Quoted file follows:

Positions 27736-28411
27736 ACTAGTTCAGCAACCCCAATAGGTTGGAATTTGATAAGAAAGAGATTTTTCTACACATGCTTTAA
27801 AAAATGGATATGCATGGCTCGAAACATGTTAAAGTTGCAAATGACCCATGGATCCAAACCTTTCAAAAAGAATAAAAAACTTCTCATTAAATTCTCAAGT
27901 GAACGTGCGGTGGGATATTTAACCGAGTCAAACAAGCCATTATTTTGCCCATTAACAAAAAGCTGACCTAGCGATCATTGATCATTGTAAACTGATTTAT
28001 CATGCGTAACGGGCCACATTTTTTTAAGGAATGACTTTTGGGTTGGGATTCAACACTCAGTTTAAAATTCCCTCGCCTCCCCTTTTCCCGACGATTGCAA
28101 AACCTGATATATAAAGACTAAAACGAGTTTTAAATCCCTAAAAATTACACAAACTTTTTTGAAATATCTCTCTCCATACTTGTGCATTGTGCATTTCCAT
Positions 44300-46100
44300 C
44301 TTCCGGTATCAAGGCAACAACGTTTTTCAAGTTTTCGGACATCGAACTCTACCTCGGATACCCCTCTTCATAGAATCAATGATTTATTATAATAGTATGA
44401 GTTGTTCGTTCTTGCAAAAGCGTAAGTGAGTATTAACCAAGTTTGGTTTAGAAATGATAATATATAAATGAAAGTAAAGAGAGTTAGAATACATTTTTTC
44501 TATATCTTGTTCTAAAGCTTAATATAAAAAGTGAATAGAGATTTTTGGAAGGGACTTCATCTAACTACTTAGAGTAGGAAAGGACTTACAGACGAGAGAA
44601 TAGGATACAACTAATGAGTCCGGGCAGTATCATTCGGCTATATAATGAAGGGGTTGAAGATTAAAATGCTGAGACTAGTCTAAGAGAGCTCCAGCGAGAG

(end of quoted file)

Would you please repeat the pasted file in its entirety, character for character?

Positions 27736-28411
27736 ACTAGTTCAGCAACCCCAATAGGTTGGAATTTGATAAGAAAGAGATTTTTCTACACATGCTTTAA
27801 AAAATGGATATGCATGGCTCGAAACATGTTAAAGTTGCAAATGACCCATGGATCCAAACCTTTCAAAAAGAATAAAAAACTTCTCATTAAATTCTCAAGT
27901 GAACGTGCGGTGGGATATTTAACCGAGTCAAACAAGCCATTATTTTGCCCATTAACAAAAAGCTGACCTAGCGATCATTGATCATTGTAAACTGATTTAT
28001 CATGCGTAACGGGCCACATTTTTTTAAGGAATGACTTTTGGGTTGGGATTCAACACTCAGTTTAAAATTCCCTCGCCTCCCCTTTTCCCGACGATTGCAA
28101 AACCTGATATATAAAGACTAAAACGAGTTTTAAATCCCTAAAAATTACACAAACTTTTTTGAAATATCTCTCTCCATACTTGTGCATTGTGCATTTCCAT
Positions 44300-46100
44300 C
44301 TTCCGGTATCAAGGCAACAACGTTTTTCAAGTTTTCGGACATCGAACTCTACCTCGGATACCCCTCTTCATAGAATCAATGATTTATTATAATAGTATGA
44401 GTTGTTCGTTCTTGCAAAAGCGTAAGTGAGTATTAACCAAGTTTGGTTTAGAAATGATAATATATAAATGAAAGTAAAGAGAGTTAGAATACATTTTTTC
44501 TATATCTTGTTCTAAAGCTTAATATAAAAAGTGAATAGAGATTTTTGGAAGGGACTTCATCTAACTACTTAGAGTAGGAAAGGACTTACAGACGAGAGAA
44601 TAGGATACAACTAATGAGTCCGGGCAGTATCATTCGGCTATATAATGAAGGGGTTGAAGATTAAAATGCTGAGACTAGTCTAAGAGAGCTCCAGCGAGAG